DETROIT – The top step of the awards podium at Little Caesars Arena is 1 foot, 10 inches high.
Alysa Liu, who is 4 feet, 7 inches tall, needed to get to that step after Friday’s free skate at the U.S. Figure Skating Championships.
Liu stood in front of the podium, quickly sized up the chances of being able to jump from the ice onto the spot she had just earned and then let Bradie Tennell and Mariah Bell reach down to pull her up to the step between them.
It was the only extraordinary leap Liu did not attempt in the past two days.
She pulled off all the others, vaulting into the record books with a combination of insouciance, enthusiasm, ambition and stunning poise under pressure for one so young.
“She is the future of U.S. ladies’ skating,” said 1998 Olympic champion Tara Lipinski. “And she will be the one to push the next generation forward.”
Liu, 13, replaced Lipinski, now an NBC commentator, in the history books as the youngest women’s national champion in history. Lipinski, 14 when she won the 1997 U.S. title, had predicted that might happen when we spoke about Liu last month.
“If Alysa does all her elements, she has a very real chance to win the event,” Lipinski said then.
Liu did all her elements. And, remarkably, three of them were triple Axels – one in the short program, two in the free skate.
She was the first U.S. woman to do a triple Axel in the short program at nationals and the first to land two in a single program.
“What a talent,” Lipinski said. “Twenty-two years ago, I tried to push the technical envelope and now Alysa has taken it to the next level.”
Age eligibility rules mean Liu won’t be able to show that talent on the senior international stage until the 2022 Olympic season and junior international events until next season. The U.S. Championships are her final consequential competition this season.
Liu and her coach, Laura Lipetsky, will not allow themselves to be frustrated by the luck of the birth date draw. Liu was five weeks too young this season for international junior events, which quadruple-jumping Russian women have dominated.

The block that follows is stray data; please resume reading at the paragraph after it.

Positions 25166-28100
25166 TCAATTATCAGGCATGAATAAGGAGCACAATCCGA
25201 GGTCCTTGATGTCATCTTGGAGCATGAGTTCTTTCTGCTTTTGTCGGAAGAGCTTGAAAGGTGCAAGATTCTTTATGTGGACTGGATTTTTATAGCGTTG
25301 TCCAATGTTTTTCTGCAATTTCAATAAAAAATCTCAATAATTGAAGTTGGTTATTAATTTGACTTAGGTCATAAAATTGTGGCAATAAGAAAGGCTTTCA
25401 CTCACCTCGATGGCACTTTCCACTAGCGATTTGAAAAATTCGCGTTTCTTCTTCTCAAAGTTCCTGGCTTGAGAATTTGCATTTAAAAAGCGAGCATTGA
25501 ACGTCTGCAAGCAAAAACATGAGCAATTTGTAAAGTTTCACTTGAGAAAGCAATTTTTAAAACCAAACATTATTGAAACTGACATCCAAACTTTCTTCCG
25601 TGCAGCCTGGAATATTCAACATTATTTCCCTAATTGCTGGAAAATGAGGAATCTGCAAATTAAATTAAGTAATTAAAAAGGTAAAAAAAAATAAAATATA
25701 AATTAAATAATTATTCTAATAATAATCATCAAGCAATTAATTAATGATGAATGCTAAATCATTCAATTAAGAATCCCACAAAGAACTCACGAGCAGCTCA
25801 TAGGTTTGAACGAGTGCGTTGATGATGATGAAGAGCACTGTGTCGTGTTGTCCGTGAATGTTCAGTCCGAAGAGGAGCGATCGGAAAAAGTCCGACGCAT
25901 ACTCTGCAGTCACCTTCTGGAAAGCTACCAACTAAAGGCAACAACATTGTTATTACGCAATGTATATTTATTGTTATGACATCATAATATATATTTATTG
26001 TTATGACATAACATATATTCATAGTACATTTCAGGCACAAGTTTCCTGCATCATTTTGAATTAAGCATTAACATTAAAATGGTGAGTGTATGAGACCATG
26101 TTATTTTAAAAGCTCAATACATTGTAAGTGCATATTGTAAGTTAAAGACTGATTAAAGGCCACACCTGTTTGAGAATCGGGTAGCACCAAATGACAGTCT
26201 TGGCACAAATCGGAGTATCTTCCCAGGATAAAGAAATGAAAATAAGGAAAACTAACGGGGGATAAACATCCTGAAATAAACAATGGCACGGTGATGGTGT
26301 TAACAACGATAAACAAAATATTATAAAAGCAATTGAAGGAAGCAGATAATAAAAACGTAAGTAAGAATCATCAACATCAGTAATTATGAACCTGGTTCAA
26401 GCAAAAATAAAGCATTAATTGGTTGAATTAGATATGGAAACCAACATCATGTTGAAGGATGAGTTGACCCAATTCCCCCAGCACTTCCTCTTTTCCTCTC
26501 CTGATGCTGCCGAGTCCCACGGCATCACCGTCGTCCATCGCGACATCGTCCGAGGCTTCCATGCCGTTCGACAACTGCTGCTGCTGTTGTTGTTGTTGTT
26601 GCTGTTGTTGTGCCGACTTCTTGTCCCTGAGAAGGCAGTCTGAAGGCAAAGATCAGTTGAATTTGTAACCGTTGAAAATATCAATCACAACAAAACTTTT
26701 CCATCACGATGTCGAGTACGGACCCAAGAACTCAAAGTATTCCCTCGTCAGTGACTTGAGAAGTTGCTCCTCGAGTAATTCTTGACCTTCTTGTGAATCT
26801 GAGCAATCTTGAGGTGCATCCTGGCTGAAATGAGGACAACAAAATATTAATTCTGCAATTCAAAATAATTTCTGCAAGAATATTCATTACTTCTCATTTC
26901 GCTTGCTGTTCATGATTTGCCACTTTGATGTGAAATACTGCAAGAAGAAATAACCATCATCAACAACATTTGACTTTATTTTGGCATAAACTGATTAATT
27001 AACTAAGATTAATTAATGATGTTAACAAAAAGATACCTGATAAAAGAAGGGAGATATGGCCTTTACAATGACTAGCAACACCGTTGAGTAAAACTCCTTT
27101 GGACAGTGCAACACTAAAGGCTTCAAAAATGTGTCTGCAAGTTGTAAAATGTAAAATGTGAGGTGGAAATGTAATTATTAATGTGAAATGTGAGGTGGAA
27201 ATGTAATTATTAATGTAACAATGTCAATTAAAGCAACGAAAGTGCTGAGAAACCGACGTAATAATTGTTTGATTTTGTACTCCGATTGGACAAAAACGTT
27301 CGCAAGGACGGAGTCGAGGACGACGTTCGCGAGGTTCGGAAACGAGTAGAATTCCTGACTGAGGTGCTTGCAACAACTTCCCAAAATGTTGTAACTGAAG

“We look at the positives,” Lipetsky said. “She is trying to grow as a skater and be better each week, each month, each season, including quads to be competitive with the Russians.
“Before we are even able to compete with the Russians, we’re trying to have the goods to compete successfully against them.”
At this nationals, Liu took advantage of her jumps and mistakes by 2018 champion Tennell to make up a nearly three-point deficit to Tennell after the short program.
Liu won with 217.51 points, including 20.05 from the two triple Axels, one of which was in combination. Tennell, 20, who fell on one triple jump, had 213.59. Bell, 22, who also fell once, was third at 212.40.
“We have a strong field of (U.S.) ladies, both experienced and up-and-coming,” Bell said.
Skating to the score from “The Witches of Eastwick,” Liu made up for her callow artistry with eight triple jumps and a top-level step sequence and spins.
When she headed into the kiss-and-cry area to await her scores, Liu thrust her hands over her head to form a big “V.” She did not yet know that she had would be champion, but she never pretended that was not her goal.
“I did want to win,” she said.
So, she rose to the occasion.
That’s called stepping up.
As a reminder, you can watch the U.S. Championships live and on-demand with the ‘Figure Skating Pass’ on NBC Sports Gold. Go to NBCsports.com/gold/figure-skating to sign up for access to every ISU Grand Prix and championship event, as well as domestic U.S. Figure Skating events throughout the season. NBC Sports Gold gives subscribers an unprecedented level of access on more platforms and devices than ever before.
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